One of the major funders of CPA, Leo Linbeck, told CNN that Cantor’s behavior was “forward-thinking.”  I guess forward-thinking is a new synonym for suicidal.

“House GOP Leadership aides…said they were perplexed by Cantor’s decision to donate to a group that was openly trying to take down sitting incumbents of his party.

“‘It’s just a mess,’ said one leadership aide.

“‘People are a little bit stunned,’ said a senior House GOP aide.”

I imagine John Boehner is delighted.  I think he hates Cantor, who is always breathing down his neck trying to replace him as Speaker, more than he hates President Obama.  Obama isn’t vying to become Speaker.  If Boehner smooths things over for Cantor, then Cantor will owe him big-time, and Boehner will have him right where he wants him, in his back pocket.

* “Cantor donation roils House GOP,” Alex Isenstadt and John Bresnahan

The Public and Private Faces of the Ryan Budget

From “Paul Ryan’s Budget Plan:  At Least It’s a Start,”  James R. Stewart, NYT:

“The Ryan plan is clearly an opening move. … It’s easy to tweak the Ryan tax rates to generate more tax revenue while still lowering rates and broadening the tax base….

“In return, Republicans would get lower rates and curbs on entitlement spending.  Democrats would get more tax revenue and preserve the essential elements and long-term solvency of Medicare and Social Security.  The nation would get a fairer tax code, long-term deficit reduction, a secure credit rating, stronger economic growth and a social safety net.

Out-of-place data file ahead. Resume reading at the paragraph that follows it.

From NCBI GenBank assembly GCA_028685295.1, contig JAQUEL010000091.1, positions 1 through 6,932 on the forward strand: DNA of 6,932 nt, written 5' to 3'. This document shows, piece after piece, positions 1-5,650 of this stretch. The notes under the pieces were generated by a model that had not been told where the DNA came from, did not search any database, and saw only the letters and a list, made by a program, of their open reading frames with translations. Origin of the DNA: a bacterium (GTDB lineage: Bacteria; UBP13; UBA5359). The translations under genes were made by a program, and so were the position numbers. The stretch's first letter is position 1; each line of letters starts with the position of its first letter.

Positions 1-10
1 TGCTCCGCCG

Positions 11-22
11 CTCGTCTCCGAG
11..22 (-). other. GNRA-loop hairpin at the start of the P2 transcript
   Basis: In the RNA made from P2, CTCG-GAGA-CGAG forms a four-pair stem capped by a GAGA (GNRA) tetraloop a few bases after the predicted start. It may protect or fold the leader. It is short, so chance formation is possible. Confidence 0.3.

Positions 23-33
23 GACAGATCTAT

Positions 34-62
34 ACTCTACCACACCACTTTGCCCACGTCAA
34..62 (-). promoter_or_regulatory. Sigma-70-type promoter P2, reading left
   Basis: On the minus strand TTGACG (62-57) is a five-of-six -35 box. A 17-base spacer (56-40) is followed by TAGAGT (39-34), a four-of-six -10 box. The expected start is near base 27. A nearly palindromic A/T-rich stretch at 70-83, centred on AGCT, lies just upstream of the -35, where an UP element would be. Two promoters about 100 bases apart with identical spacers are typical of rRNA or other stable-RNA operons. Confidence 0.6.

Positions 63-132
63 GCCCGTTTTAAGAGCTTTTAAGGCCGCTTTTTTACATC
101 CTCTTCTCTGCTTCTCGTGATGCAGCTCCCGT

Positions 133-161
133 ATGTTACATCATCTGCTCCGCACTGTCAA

“‘The overwhelming majority of Congress would agree to this on a secret ballot,’ [Jim] Cooper [D-TN] told me.  ‘But they wont do it publicly.  Each side considers it unilateral disarmament.  The Democrats want to bash the Republicans on Medicare and the Republicans want to bash the Democrats on taxes.'”  Emphasis added.

The Poisonous Atmosphere Is Poisoning Our Future

The GOP keeps saying, wrongly, that this country is going the way of Greece.  Unfortunately, there are no good solutions for Greece, just pain and decline and a vicious circle of economic contraction as far as the eye can see.  By contrast, we have solutions easily available, we just aren’t putting them in place.

From the question-and-answer part of President Obama’s speech to the Associated Press yesterday:

“These are solvable problems if people of good faith came together and were willing to compromise.  The challenge we have right now is that we have on one side, a party that will brook no compromise.  And this is not just my assertion.  We had presidential candidates who stood on a stage and were asked, ‘Would you accept a budget package, a deficit reduction plan, that involved $10 of cuts for every dollar in revenue increases?’  Ten-to-one ratio of spending cuts to revenue.  Not one of them raised their hand.

“I think that there is oftentimes the impulse to suggest that if the two parties are disagreeing, then they’re equally at fault and the truth lies somewhere in the middle, and an equivalence is presented — which reinforces I think people’s cynicism about Washington generally.  This is not one of those situations where there’s an equivalence.  I’ve got some of the most liberal Democrats in Congress who were prepared to make significant changes to entitlements that go against their political interests, and who said they were willing to do it.  And we couldn’t get a Republican to stand up and say, we’ll raise some revenue, or even to suggest that we won’t give more tax cuts to people who don’t need them.”

The GOP, especially its Tea Party wing, will hold its breath until it turns blue.  Unfortunately, all of us are getting asphyxiated.